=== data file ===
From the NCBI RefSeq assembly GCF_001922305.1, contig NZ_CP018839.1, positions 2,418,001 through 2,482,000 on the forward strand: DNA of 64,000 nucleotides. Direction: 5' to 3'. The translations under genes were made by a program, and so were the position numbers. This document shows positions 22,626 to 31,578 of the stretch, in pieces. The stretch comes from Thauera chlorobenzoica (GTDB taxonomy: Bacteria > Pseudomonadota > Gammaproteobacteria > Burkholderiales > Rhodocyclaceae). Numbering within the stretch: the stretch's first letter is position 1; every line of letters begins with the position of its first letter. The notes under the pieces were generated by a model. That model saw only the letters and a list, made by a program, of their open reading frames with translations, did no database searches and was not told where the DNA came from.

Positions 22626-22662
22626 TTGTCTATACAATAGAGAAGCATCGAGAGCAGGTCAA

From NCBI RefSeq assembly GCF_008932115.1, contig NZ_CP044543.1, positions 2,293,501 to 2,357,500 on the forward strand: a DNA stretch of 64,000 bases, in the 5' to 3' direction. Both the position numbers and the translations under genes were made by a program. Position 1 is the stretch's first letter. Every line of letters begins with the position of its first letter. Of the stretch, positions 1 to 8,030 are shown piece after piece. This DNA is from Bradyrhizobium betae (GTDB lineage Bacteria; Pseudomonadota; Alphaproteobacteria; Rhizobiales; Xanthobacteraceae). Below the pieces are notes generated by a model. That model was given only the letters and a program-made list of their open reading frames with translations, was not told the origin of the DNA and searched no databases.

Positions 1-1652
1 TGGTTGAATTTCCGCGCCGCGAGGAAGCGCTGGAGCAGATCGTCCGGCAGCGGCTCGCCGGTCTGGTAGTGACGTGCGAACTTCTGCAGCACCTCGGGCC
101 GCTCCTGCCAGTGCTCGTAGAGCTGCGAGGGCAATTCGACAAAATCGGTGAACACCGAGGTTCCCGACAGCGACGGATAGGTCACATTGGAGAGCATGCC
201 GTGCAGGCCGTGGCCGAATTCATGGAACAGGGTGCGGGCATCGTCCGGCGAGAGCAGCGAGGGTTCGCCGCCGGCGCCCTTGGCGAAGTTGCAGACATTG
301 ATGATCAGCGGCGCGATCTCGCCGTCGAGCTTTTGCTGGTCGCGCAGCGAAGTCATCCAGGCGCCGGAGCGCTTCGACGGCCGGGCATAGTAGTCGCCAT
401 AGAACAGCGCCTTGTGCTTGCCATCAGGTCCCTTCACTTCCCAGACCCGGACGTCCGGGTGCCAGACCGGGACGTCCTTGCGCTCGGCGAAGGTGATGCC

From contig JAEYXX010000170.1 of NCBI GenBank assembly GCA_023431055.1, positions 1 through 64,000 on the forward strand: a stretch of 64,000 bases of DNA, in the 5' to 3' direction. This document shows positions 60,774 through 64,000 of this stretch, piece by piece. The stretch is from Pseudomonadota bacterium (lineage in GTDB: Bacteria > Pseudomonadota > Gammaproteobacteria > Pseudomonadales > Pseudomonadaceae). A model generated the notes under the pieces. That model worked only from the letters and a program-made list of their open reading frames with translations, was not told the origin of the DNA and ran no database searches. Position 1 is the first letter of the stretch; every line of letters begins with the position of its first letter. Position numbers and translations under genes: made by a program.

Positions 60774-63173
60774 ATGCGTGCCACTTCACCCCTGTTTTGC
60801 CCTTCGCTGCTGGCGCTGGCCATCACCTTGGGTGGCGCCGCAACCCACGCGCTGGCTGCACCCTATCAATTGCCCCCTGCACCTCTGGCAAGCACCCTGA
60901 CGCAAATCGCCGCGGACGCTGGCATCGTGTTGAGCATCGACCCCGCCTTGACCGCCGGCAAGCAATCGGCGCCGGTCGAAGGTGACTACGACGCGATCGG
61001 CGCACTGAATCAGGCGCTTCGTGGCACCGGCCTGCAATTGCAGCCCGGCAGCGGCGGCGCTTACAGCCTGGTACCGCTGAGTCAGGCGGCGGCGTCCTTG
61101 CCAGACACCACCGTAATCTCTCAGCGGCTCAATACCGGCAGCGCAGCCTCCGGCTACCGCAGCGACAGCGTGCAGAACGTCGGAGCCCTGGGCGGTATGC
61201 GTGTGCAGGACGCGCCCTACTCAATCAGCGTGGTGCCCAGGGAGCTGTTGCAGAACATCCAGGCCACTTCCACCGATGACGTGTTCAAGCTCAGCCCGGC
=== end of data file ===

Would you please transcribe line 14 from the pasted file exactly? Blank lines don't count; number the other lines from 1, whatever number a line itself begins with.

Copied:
60801 CCTTCGCTGCTGGCGCTGGCCATCACCTTGGGTGGCGCCGCAACCCACGCGCTGGCTGCACCCTATCAATTGCCCCCTGCACCTCTGGCAAGCACCCTGA